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Saturday, December 15, 2012

CIPD urges focus on values-based leadership

Values-based leadership needs to be developed across the public sector if the twin objectives of reducing spending and providing customer-focused services are to be met. 

That's according to new research from the Chartered Institute of Personnel and Development (CIPD) and Public Sector People Managers' Association (PPMA), exploring how chief executives and HR directors in a range of local service organisations are leading efforts to transform service delivery in line with the Government's localism agenda.

The report is based on interviews with leaders from 14 local service organisations including local government, police and fire services, and highlights the priority chief executives are placing on involving staff in creating new values that underpin the new customer-centric service delivery cultures they are trying to build. The research demonstrates that a radical re-engineering of public service delivery, coupled with cost cutting, can't happen overnight - it involves changing public sector values and culture, as well as how people are led and managed from the boardroom to the front line.

Further findings consider how public service leaders are redesigning their organisations to enable them to deliver services in different ways. Many of the leaders interviewed have recognised that if public services are to engage staff to innovate and respond to changing customer requirements, then leadership can no longer remain in the realm of the executive board alone.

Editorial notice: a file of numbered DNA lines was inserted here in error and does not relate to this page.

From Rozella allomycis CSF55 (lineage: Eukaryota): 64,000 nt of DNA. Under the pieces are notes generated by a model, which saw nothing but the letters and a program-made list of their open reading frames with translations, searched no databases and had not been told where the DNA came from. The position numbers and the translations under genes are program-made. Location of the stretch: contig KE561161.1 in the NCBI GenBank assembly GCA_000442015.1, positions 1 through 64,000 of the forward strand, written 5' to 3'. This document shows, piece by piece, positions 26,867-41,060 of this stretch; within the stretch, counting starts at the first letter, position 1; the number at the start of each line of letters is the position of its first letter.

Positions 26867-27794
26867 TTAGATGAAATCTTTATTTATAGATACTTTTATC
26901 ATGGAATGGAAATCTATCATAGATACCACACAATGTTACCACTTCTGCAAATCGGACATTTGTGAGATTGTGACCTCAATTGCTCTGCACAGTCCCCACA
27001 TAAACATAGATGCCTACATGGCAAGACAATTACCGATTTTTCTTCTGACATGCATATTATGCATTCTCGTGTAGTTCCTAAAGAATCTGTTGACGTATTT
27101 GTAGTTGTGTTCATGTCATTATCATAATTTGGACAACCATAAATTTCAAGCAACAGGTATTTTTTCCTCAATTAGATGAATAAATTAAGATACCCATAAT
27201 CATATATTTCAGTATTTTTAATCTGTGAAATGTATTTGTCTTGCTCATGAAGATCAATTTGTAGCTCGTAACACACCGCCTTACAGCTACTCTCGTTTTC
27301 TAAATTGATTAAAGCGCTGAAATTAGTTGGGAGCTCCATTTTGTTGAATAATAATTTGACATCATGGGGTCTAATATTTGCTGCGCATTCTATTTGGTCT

Ben Willmott, head of public policy at the CIPD, said: "The public sector leaders featured in this report recognise that the only way that public services can be made more efficient and more responsive to the needs of service users is if employees on the front-line are trusted to innovate and are empowered to act with more autonomy.

"This requires a fundamental culture change away from traditional command and control styles of leadership to one in which leadership is distributed across organisations. This will not happen overnight and can only be achieved if managers at all levels are equipped with the necessary leadership skills to involve and engage their staff.

"These same skills are needed to underpin the move to a different type of employment deal in the public services, which provides employees with more flexibility and improved skills development opportunities to compensate for the erosion of traditional public sector benefits such as job security and a final salary pension."

View the original article here

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